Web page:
Psoriatic Arthritis: Summary of the Risk Factors, Symptoms, and Treatment
Psoriatic arthritis is a form of joint inflammation that affects people with psoriasis – an autoimmune condition that causes red, itchy scaly patches on the skin. Most people are diagnosed with psoriasis years before being confirmed and diagnosed with psoriatic arthritis. Commonly affected joints include those in the hands and toes, and spinal vertebrae joints. Without treatment, the joint inflammation could worsen over time. This article will look at the risk factors, symptoms, and treatment for patients with psoriatic arthritis.
There are around 1-9% of the population in Asia living with this autoimmune joint condition, compared to a higher number of 6-42% of the population in Caucasian countries. However, many believe the real number in Asia is much higher than that is reported due to the lack of medical services in underdeveloped regions.
PSA: Medical Channel Asia (MCA) is now on Telegram! Join us here https://t.me/MedicalChannelAsia for daily reads and the latest updates at your fingertips!
Risk factors for Psoriatic Arthritis
Unfortunately, scientists have yet to figure out what are the actual causes of autoimmune conditions such as psoriasis and psoriatic arthritis. Psoriasis happens when skin cells regenerate at a faster speed than normal. The rapid turnover of cells results in scales and red patches.
Both genetic and environmental factors could contribute to the development of this autoimmune join condition. Some common risk factors are:
- Psoriasis: having psoriasis is the greatest risk factor that results in psoriatic arthritis
- Family history: people who have parents or siblings with the same condition are at greater risk pf developing it as well
- Age: the main age group of psoriatic arthritis patients is 30 to 55 years old
Symptoms of Psoriatic Arthritis
In patients with psoriatic arthritis, the immune system starts to attack their joints, resulting in painful, still and swollen joints. Symptoms, in general, are very similar to rheumatoid arthritis, another autoimmune condition that causes joint inflammation.
- Swollen finger and toe joints: fingers and toes can resemble sausages, with severe pain and swelling
- Lower back pain: this can happen due to inflammation of the spinal vertebral joints, resulting in the presentation as lower back pain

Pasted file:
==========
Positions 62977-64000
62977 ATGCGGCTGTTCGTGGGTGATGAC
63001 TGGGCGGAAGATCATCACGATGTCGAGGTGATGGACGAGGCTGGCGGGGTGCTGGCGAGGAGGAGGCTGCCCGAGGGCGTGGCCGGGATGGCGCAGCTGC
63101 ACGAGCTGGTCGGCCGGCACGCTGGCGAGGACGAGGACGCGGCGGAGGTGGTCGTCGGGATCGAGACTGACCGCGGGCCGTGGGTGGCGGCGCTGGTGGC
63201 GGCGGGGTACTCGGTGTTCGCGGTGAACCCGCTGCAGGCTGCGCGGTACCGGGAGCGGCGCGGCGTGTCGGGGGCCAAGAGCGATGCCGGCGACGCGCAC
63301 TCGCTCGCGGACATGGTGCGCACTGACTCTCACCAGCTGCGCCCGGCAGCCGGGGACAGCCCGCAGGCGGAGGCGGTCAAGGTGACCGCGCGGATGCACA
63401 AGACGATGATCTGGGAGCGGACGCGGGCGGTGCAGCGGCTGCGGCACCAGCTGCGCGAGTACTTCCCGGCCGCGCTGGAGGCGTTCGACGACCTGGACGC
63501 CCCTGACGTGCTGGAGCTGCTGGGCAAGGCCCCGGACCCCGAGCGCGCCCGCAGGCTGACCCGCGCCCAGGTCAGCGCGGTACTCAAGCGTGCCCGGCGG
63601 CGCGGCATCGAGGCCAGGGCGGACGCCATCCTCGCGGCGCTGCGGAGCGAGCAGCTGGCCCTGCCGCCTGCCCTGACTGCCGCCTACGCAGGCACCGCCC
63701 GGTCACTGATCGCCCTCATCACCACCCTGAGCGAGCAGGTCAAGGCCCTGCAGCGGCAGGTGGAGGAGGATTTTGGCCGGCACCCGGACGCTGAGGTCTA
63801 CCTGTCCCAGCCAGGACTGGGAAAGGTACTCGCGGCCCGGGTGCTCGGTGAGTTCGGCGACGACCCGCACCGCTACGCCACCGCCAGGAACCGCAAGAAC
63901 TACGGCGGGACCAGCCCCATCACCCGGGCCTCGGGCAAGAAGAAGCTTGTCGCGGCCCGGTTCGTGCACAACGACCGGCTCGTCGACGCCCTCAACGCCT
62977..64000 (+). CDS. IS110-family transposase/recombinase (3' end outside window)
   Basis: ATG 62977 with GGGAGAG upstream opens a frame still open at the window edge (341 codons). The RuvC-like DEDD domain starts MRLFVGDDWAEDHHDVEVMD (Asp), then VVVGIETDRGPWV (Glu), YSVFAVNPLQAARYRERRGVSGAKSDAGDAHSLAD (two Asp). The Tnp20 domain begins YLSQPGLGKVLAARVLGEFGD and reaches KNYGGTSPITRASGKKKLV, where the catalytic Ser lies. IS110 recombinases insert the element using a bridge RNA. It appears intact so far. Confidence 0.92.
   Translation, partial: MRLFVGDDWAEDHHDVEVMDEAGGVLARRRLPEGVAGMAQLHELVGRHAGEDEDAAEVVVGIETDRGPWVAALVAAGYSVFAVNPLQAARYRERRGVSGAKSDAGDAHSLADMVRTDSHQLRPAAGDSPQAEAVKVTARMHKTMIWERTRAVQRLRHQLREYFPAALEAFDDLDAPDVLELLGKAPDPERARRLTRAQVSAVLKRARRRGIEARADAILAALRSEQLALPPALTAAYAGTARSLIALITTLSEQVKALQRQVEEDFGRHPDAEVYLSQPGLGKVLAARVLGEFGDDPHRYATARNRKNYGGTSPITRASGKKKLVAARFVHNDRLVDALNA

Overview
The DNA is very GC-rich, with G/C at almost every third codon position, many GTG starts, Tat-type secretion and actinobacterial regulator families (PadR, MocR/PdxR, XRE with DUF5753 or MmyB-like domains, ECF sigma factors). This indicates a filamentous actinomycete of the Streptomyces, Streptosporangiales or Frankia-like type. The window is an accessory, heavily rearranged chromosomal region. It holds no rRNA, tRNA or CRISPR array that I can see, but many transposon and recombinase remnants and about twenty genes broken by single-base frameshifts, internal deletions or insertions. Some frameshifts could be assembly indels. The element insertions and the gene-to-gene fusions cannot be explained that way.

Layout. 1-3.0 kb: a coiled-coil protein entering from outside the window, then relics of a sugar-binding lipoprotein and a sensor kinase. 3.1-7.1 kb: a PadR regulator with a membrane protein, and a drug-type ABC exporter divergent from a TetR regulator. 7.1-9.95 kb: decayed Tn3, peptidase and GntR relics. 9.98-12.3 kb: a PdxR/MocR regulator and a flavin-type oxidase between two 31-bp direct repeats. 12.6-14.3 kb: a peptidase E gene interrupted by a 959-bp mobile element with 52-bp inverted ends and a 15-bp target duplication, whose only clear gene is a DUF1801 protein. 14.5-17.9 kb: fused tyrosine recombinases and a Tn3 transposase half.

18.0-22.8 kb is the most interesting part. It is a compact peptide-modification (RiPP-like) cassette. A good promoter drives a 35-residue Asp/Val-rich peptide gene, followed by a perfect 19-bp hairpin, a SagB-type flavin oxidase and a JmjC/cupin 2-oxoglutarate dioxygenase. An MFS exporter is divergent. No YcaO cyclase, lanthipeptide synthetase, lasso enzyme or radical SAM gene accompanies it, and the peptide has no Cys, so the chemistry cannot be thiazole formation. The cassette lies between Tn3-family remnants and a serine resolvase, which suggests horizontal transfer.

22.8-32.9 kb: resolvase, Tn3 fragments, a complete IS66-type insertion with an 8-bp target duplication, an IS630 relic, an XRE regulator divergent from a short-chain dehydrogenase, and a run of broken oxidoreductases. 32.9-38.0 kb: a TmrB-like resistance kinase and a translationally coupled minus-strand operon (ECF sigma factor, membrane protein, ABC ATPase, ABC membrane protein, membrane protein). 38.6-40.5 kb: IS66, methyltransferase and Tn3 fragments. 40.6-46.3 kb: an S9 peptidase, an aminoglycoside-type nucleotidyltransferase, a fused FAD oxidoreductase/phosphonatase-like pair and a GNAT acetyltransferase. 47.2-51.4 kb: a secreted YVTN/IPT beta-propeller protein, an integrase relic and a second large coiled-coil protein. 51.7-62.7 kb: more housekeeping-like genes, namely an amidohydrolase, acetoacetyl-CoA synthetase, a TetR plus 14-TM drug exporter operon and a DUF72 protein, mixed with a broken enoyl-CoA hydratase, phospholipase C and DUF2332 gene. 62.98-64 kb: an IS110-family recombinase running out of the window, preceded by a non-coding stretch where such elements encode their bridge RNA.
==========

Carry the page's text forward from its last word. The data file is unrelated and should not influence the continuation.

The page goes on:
- Nail pitting: nails can form dents, crumble, or separate from nail beds
- Eye pain: due to uveitis, if left untreated can lead to vision loss
Usually, the diagnosis of this autoimmune condition requires rheumatologists to make a formal diagnosis. X-rays, MRI, CT scans should be carried out to look at the joints in detail. Blood tests are also required to rule out other common causes of joint inflammation such as gout and/or rheumatoid arthritis. Skin biopsies are needed to confirm psoriasis.
Sadly, there is currently no cure available that is specifically for the treatment of psoriatic arthritis. Thus, the treatment for this autoimmune condition is usually focused on minimising the symptoms and improving patients’ quality of life, either by reducing the pain symptoms or using medications to slow down the progression of the inflammation.
- Pain management: non-steroid anti-inflammatory drugs such as ibuprofen or naproxen are commonly used as first-line analgesic medication.
- Anti-rheumatic medication: sulfasalazine, methotrexate, and leflunomide could be considered to delay the worsening of joint inflammation.
Both psoriasis and psoriatic arthritis are chronic diseases without cure. However, palliative treatment can reduce the level of inflammation and prevent patients develop depression or significant mood changes. Meanwhile, people with psoriasis usually have high blood pressure, high cholesterol, obesity, and diabetes. Cardiovascular management is almost always required in addition to inflammation specific medications.
Also worth reading
One of the most common problems presented to primary care clinics is ankle sprains. Sprains can happen when you overstretch or twist a muscle. This is especially if you skip warming up before exercising. Fortunately, after 2 weeks, most people will recover from ankle sprains on their own.